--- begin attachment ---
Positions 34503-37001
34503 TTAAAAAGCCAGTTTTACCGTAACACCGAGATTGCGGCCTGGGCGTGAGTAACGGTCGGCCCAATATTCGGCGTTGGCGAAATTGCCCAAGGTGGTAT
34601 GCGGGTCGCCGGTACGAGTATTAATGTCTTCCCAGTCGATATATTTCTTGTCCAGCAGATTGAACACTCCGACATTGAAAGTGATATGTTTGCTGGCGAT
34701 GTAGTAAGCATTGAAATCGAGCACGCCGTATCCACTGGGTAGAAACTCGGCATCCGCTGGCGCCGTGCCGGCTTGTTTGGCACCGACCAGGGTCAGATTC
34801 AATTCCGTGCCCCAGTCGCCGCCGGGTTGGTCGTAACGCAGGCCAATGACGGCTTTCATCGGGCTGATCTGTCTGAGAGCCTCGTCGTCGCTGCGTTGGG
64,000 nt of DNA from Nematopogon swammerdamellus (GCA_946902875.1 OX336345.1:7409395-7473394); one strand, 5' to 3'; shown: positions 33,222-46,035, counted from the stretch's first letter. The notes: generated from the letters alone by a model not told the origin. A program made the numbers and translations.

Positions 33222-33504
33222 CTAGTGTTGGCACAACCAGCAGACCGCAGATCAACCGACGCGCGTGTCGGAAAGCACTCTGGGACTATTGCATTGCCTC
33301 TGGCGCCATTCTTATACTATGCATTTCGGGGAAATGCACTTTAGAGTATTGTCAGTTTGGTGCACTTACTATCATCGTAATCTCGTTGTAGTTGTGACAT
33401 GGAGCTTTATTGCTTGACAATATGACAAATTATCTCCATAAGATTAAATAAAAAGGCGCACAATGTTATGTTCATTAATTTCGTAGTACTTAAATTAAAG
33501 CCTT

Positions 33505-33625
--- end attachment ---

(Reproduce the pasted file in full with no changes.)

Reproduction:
Positions 34503-37001
34503 TTAAAAAGCCAGTTTTACCGTAACACCGAGATTGCGGCCTGGGCGTGAGTAACGGTCGGCCCAATATTCGGCGTTGGCGAAATTGCCCAAGGTGGTAT
34601 GCGGGTCGCCGGTACGAGTATTAATGTCTTCCCAGTCGATATATTTCTTGTCCAGCAGATTGAACACTCCGACATTGAAAGTGATATGTTTGCTGGCGAT
34701 GTAGTAAGCATTGAAATCGAGCACGCCGTATCCACTGGGTAGAAACTCGGCATCCGCTGGCGCCGTGCCGGCTTGTTTGGCACCGACCAGGGTCAGATTC
34801 AATTCCGTGCCCCAGTCGCCGCCGGGTTGGTCGTAACGCAGGCCAATGACGGCTTTCATCGGGCTGATCTGTCTGAGAGCCTCGTCGTCGCTGCGTTGGG
64,000 nt of DNA from Nematopogon swammerdamellus (GCA_946902875.1 OX336345.1:7409395-7473394); one strand, 5' to 3'; shown: positions 33,222-46,035, counted from the stretch's first letter. The notes: generated from the letters alone by a model not told the origin. A program made the numbers and translations.

Positions 33222-33504
33222 CTAGTGTTGGCACAACCAGCAGACCGCAGATCAACCGACGCGCGTGTCGGAAAGCACTCTGGGACTATTGCATTGCCTC
33301 TGGCGCCATTCTTATACTATGCATTTCGGGGAAATGCACTTTAGAGTATTGTCAGTTTGGTGCACTTACTATCATCGTAATCTCGTTGTAGTTGTGACAT
33401 GGAGCTTTATTGCTTGACAATATGACAAATTATCTCCATAAGATTAAATAAAAAGGCGCACAATGTTATGTTCATTAATTTCGTAGTACTTAAATTAAAG
33501 CCTT

Positions 33505-33625